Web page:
On 20 May 1902, Cuba began a new life as an independent nation. From that date on, Cubans started to build the Republic for which Céspedes, Agramonte, Maceo, Gómez, Martí and other leaders in the fight for Cuban independence from Spain, had fought. This was system based on the rule of law, the equality of all citizens before it, checks and balances of power, the protection of individual rights and freedoms, and government through freely elected representatives.

Despite a colonial regime that for centuries kept Cubans away from any sort of self-government, despite some pervasive, and contrarian to the republican spirit social institutions like slavery, despite the authoritarian system of command and obedience fostered within the Liberation Army; Cubans progressed for half a century pursuing and partially achieving that republican ideal. This adventurous social experiment was suspended on 10 March 1952, with Fulgencio Batista’s coup d’état, and finally died abruptly seven years later, victim of what was then hailed as a providential rescue of the Republic, but ended up being its complete opposite: personal despotic rule, inequality before the law, and the systematic violation of all human rights that has lasted more than five decades.

Why do we march?

The Cuban “revolution” has been, throughout all these decades, an excellent propaganda campaign designed to hide Castrism’s unpresentable reality and the people’s growing rejection, shared today by a clear majority, of the system. To reveal this reality and to support those who are trying to change it, is one of our campaign’s most important tasks.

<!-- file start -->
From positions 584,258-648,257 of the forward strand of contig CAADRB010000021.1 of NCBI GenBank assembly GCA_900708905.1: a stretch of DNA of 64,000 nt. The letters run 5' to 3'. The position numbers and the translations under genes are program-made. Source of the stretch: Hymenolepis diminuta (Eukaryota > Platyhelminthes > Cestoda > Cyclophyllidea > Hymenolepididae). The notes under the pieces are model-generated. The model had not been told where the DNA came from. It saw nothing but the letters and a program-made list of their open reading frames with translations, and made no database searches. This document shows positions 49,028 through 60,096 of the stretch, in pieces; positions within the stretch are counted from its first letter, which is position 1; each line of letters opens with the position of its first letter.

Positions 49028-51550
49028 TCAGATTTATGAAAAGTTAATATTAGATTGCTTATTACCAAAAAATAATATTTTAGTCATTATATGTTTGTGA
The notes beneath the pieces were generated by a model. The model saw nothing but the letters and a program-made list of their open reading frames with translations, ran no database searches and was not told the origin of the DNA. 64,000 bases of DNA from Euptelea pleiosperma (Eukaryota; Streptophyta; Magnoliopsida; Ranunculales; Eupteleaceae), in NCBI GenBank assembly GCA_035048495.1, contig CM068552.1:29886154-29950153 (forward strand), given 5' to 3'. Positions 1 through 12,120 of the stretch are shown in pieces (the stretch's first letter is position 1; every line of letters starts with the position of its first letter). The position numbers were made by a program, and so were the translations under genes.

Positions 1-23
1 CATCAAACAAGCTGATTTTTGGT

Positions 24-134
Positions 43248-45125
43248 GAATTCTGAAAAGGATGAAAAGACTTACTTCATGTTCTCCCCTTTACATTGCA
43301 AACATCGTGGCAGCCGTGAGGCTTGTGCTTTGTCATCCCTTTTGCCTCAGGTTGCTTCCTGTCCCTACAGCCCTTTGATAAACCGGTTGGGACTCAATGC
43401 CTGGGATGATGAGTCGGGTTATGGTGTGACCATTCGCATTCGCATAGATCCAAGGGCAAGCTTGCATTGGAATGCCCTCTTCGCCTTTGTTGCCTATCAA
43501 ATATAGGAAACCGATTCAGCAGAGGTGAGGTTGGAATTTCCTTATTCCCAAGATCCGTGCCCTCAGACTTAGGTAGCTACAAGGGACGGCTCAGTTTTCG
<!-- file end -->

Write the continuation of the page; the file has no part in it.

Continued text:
We invite you to march with us on this 20 May 2010 to celebrate the founding ideals of the Cuban Republic, and also the gallant courage of those who defend them in the island. That is why we are going to march for the political prisoners, for the late Orlando Zapata, for Guillermo Fariñas, the Ladies in White, the Support Ladies, the oppositionists, the Cuban independent journalists and bloggers. We will try to have them marching side by side with us.

It will probably be an entertaining virtual march, but not a frivolous or useless one. We Cubans need to learn how to express our desire for change, and to make it public in an encompassing and coordinated fashion. This is a rehearsal and a show of support for those who will be marching in many cities around the world commemorating this date.
How to take part

The march will take place all day on 20 May 2010. You must be a Twitter registered user to participate, and use the #20mayo hashtag for your tweets. The more you do it, the better. All who use the hashtag will “parade” using their own avatar and showing their last tweet. Again, it is an all day event and the starting point is here:

Virtual March #20mayo for the Republic of Cuba